Not all eating disorders are the same. While some people who suffer from an eating disorder deprive themselves of food, others cannot stop bingeing and eating. Many people have a problem with occasionally overeating, but some people have an addiction to eating, which causes major health concerns and mental health issues.
A food addiction, or the inability to stop eating certain foods, is a mental health disorder. Much like an addiction to drugs, a person with a true food addiction cannot keep themselves from eating certain foods, usually foods rich in sugar, fat, or salt. These kinds of foods trigger dopamine to be released in the brain, which is the same way some drugs affect the brain, and it makes the person continue to eat, despite cues like feeling full or satisfied.
Side Effects of Food Addiction
The most common result of food addiction is obesity and all the health issues that go along with being overweight. High blood pressure, heart problems, and diabetes are just a few of the health problems associated with a food addiction. Individuals with an addiction to eating may also have underlying mental health issues, and these often get worse as the disease progresses. Depression, anxiety, self hatred, and guilt are all common among food addicts. Eating helps diminish these symptoms, at least for a time, but in the end the person feels worse after they've binged.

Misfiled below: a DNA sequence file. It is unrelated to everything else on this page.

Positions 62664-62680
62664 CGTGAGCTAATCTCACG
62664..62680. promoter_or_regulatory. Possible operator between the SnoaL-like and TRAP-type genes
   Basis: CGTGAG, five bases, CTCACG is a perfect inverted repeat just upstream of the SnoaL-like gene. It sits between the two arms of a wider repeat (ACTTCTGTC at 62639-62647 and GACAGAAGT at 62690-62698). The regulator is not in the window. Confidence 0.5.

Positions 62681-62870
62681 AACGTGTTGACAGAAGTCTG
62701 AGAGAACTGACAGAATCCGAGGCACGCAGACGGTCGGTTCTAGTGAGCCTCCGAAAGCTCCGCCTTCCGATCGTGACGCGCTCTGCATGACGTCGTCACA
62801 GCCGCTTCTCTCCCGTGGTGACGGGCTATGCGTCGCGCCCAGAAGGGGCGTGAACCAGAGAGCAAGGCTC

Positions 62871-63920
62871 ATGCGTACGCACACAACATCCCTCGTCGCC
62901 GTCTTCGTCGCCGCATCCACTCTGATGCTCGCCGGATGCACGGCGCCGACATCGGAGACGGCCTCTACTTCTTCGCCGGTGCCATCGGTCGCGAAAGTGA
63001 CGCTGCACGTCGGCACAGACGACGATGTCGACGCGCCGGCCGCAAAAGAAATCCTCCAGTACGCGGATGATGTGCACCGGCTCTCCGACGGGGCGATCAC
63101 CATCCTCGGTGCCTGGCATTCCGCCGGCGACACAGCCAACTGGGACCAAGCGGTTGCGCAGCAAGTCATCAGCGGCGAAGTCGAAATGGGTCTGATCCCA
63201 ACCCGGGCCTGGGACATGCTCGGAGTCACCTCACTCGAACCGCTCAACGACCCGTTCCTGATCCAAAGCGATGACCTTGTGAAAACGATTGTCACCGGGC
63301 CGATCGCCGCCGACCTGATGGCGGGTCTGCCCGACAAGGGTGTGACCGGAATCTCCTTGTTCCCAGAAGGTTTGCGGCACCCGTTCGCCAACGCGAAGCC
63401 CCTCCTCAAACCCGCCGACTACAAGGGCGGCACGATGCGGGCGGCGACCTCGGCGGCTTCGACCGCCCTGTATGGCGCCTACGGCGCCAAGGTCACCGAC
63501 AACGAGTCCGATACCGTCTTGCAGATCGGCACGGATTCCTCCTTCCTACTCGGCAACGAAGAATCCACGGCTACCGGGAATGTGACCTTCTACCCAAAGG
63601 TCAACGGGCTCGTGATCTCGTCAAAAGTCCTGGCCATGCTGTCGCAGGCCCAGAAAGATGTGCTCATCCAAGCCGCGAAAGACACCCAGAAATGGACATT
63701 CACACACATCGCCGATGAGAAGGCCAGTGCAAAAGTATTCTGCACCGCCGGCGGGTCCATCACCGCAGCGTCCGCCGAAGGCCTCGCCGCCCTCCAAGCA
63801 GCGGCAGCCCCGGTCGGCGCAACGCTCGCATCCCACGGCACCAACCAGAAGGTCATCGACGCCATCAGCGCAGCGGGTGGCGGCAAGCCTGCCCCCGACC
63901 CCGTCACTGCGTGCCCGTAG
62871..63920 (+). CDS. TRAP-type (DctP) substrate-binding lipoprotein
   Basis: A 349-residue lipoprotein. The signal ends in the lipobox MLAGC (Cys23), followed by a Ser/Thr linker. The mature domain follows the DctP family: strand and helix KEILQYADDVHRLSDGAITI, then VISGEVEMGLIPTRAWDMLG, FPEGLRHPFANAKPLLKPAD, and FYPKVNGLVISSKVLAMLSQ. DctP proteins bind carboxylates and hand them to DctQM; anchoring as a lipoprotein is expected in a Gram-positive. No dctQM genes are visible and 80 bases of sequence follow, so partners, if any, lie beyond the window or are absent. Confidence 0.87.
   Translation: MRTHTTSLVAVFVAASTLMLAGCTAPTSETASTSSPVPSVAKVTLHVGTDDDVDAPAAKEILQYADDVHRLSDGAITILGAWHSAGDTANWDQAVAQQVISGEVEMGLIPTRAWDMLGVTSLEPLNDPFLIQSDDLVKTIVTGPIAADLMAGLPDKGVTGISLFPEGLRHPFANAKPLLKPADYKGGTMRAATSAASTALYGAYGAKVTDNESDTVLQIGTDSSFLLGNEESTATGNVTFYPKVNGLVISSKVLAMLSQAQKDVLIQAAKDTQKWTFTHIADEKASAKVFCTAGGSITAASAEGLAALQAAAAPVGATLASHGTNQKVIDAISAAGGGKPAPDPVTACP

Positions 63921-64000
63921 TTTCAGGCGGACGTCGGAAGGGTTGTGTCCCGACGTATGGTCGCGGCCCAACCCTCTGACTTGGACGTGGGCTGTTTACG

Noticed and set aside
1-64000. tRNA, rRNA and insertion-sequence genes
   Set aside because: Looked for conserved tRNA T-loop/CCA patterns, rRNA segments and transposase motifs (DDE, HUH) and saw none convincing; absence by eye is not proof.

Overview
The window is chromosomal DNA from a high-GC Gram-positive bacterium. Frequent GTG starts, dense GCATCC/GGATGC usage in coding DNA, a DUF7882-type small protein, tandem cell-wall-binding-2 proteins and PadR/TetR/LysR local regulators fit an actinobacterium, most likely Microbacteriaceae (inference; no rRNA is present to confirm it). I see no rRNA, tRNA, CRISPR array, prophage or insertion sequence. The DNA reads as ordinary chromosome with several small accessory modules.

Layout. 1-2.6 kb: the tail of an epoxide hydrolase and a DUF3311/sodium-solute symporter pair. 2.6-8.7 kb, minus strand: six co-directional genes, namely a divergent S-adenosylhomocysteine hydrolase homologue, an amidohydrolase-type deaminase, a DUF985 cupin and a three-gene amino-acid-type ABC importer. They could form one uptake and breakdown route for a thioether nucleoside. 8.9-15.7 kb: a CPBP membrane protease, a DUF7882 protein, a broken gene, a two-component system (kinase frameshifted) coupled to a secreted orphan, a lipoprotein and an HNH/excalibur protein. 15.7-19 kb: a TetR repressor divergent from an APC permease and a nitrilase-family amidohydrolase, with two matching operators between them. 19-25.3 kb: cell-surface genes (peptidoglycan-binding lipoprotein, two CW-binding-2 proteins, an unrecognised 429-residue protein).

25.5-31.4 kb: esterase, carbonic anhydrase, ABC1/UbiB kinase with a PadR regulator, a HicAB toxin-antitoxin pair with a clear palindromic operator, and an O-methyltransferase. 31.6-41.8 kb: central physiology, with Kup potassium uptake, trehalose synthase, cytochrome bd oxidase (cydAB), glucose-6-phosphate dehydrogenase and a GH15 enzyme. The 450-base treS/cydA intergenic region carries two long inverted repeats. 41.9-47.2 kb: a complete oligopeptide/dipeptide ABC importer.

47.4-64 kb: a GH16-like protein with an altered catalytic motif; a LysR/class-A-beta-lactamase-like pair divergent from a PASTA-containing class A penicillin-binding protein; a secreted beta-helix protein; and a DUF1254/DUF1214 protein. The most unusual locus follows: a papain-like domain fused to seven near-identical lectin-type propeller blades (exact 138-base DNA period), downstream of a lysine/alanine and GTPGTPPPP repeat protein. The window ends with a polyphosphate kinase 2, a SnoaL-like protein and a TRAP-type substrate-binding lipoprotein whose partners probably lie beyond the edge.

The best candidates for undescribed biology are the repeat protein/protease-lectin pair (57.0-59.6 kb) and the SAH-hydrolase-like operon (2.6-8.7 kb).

Someone with an addiction to food should talk to their doctor and may need therapy and counseling to recover. For those wondering if they have a problem with a food addiction, researchers at YaleUniversity's RuddCenter for Food Science & Policy have developed a questionnaire to help identify food addictions. Tools like this help individuals evaluate their eating habits, and let them know if their food consumption is something to be concerned about.